Unboxing Arturia AudioFuse Studio. Great audio interface for OBS and streaming on Windows
Published in music production. Tags: audio interface, music production.
I upgraded my audio interface from a Focusrite 2i4 I had for 3 years to a brand new Arturia Audiofuse Studio.
I wanted to give you my overall experience. And an unboxing experience with some better closeup shots of the hardware, which is something that I haven’t seen on other videos. If you are looking to buy this and you use OBS, especially on mac, you may want to watch until the end where I explain the huge differences between Windows and Mac in that aspect. Check the timestamps on the description to jump to one section or another.
There are other videos already going deep into technical details, you’ll find some links in the description.
Loopop’s review (Buyer’s guide: Arturia Audiofuse Studio vs. 8PRE vs. Audiofuse // Audio interface checklist) youtu.be/hkb4OXgMRFI
BoBeats’ review youtu.be/I-69mWQPUxI
One of the main reasons that I decided to upgrade is simply because it has more inputs and outputs, even an aux output to record everything externally. These preamps are very clean without introducing any noise even on high gain.
I also like that you can use this audio interface without a computer as a mixer and monitor controller. This can be very handy if you have external gear that you want to use without turning your computer on. You can even use Bluetooth, yes, this interface has Bluetooth! To listen to music from your phone with your monitors.
In the box, you get a basic quick start guide. As it’s usual these days, you have to download the full PDF manual from their website.
You also get this DiscretePro certificate with preamp tests that measured the noise of each of the 4 mic preamps from your specific unit with your serial number and its frequency response.
You get a registration card you can type into Arturia Software Center to register your product and get the Analog Lab Lite and some VST effects from Arturia. To be honest, for the price I expected the whole FX collection but it comes all three “preamp effects” available, the filter mini, delay tape 201, a compressor FET-76, and the Rev Plate-140.
You get a power supply with all the different leads, which I love because I still have power strips from the UK I use. And it comes with a threaded connector you can lock into the Audiofuse Studio interface.
You get two cool-looking USB cables one USB-C to USB-C, and one USB-C to USB-A. They look and feel very well made.
And you also get these two MIDI adapters that are getting more common nowadays so you can connect to your MIDI input and output if needed.
It also has Loopback. In case you don’t know what loopback means, it’s the ability to capture PC audio directly on the audio interface. This means that you can record audio from anything that your PC is playing, even YouTube or Spotify, anything that plays on your computer appears as a virtual input on your interface. This can become very handy when you are recording videos like the ones I make where I play audio on Ableton Live and I want the video to capture it.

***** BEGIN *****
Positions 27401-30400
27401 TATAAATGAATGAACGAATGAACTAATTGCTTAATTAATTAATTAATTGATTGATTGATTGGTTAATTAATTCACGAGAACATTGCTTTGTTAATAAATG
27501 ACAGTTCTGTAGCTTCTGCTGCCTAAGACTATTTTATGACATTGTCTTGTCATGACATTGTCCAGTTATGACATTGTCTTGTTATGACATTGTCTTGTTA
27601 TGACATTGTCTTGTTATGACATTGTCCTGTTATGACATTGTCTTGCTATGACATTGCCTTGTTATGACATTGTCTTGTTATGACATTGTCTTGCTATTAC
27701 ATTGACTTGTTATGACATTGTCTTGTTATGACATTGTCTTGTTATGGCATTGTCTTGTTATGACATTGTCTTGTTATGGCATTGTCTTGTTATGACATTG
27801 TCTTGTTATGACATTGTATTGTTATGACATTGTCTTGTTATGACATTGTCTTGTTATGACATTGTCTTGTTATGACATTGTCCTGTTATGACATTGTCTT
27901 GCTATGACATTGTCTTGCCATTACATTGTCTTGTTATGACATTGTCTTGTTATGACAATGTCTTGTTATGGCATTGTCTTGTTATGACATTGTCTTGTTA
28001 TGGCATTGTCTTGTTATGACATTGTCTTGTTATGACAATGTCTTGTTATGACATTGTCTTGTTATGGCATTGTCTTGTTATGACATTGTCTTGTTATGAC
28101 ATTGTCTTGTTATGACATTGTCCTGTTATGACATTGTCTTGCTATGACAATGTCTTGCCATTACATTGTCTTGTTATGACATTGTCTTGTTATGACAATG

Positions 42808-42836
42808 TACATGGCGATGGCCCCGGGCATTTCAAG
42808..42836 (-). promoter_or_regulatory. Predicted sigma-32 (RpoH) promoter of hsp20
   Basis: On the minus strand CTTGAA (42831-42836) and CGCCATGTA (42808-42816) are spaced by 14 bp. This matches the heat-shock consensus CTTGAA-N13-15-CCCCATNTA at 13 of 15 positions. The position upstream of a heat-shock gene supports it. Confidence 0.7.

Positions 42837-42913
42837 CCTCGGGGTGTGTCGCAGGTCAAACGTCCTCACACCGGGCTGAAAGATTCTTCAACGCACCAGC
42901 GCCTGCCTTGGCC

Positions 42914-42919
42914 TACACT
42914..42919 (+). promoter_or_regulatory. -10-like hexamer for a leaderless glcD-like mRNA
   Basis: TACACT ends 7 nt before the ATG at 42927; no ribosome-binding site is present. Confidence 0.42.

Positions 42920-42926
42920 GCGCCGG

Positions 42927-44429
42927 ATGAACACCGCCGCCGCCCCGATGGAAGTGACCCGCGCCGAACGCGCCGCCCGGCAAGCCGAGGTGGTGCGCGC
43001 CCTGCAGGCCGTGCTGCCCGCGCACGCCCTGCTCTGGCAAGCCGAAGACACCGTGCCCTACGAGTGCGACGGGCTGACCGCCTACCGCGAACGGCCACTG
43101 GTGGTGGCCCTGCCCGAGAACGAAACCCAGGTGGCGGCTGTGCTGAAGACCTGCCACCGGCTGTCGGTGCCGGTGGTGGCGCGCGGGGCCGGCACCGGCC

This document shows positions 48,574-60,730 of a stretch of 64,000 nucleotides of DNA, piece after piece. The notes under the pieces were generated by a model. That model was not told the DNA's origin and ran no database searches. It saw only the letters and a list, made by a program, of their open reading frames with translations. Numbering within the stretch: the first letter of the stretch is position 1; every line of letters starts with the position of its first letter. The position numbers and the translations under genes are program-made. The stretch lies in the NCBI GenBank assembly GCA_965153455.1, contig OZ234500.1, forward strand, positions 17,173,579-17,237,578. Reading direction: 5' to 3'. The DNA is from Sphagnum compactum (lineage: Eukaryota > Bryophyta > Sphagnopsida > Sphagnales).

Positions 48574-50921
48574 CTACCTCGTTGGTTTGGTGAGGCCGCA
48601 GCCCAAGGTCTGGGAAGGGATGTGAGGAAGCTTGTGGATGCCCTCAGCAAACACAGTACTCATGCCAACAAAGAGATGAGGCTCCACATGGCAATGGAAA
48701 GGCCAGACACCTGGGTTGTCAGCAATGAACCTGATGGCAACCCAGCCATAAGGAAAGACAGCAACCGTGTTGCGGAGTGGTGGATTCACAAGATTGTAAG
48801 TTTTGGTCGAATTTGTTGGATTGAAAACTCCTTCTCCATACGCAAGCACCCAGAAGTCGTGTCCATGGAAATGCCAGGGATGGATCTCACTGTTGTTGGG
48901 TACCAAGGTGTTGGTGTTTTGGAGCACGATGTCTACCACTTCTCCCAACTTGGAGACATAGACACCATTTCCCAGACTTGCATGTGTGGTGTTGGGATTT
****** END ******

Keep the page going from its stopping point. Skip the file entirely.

In the past, to achieve that I had to record the audio externally with a recorder like the Zoom H6 and sync it again with the video. It’s true that there’s software that helps with this but it’s always difficult to use, and having this feature directly in your audio interface makes things easier. Keep in mind that new Focusrite interfaces do now come with loopback as well, my old version didn’t.
There is one problem that I found with loopback and Mac OS X.
When you use software that is not intended for making music, like Google Hangouts, or OBS to record screencasts, you don’t have access to all the inputs, you just have one input called Arturia Audiofuse studio.
I also found that I had to use the first MIC preamp in order to use my mic with Google Hangouts, any other preamp is not captured by it.
Again, this looks like an issue from Mac OS X and how it handles audio rather than the device itself but keep this in mind if you were expecting to have these features.
Windows, on the other hand, shows all the inputs available, mixing cues, including the loopback, making this interface amazing for live streaming, recording podcast, or recording videos in OBS… on Windows.
Well, overall this might be an overkill interface for the majority of people. I wanted something that can last long, that allowed me to connect external gear, and made my life easier when recording. It even has ADAT that would add 8 channels of audio to the interface, that’s why Arturia made the AudioFuse 8Pre. I don’t think I’ll ever need so many, but, good to know.
Don’t forget to check the videos I linked in the description for more technical details, loopop video is amazing and he shows you all three new Arturia’s interfaces in-depth.
If you like this content please consider subscribing to the channel. Let me know if there’s something you want to know about the interface if there’s anything you would like me to try. I’ll be happy to help you.
Stay awesome and see you on the next one! Mattanee!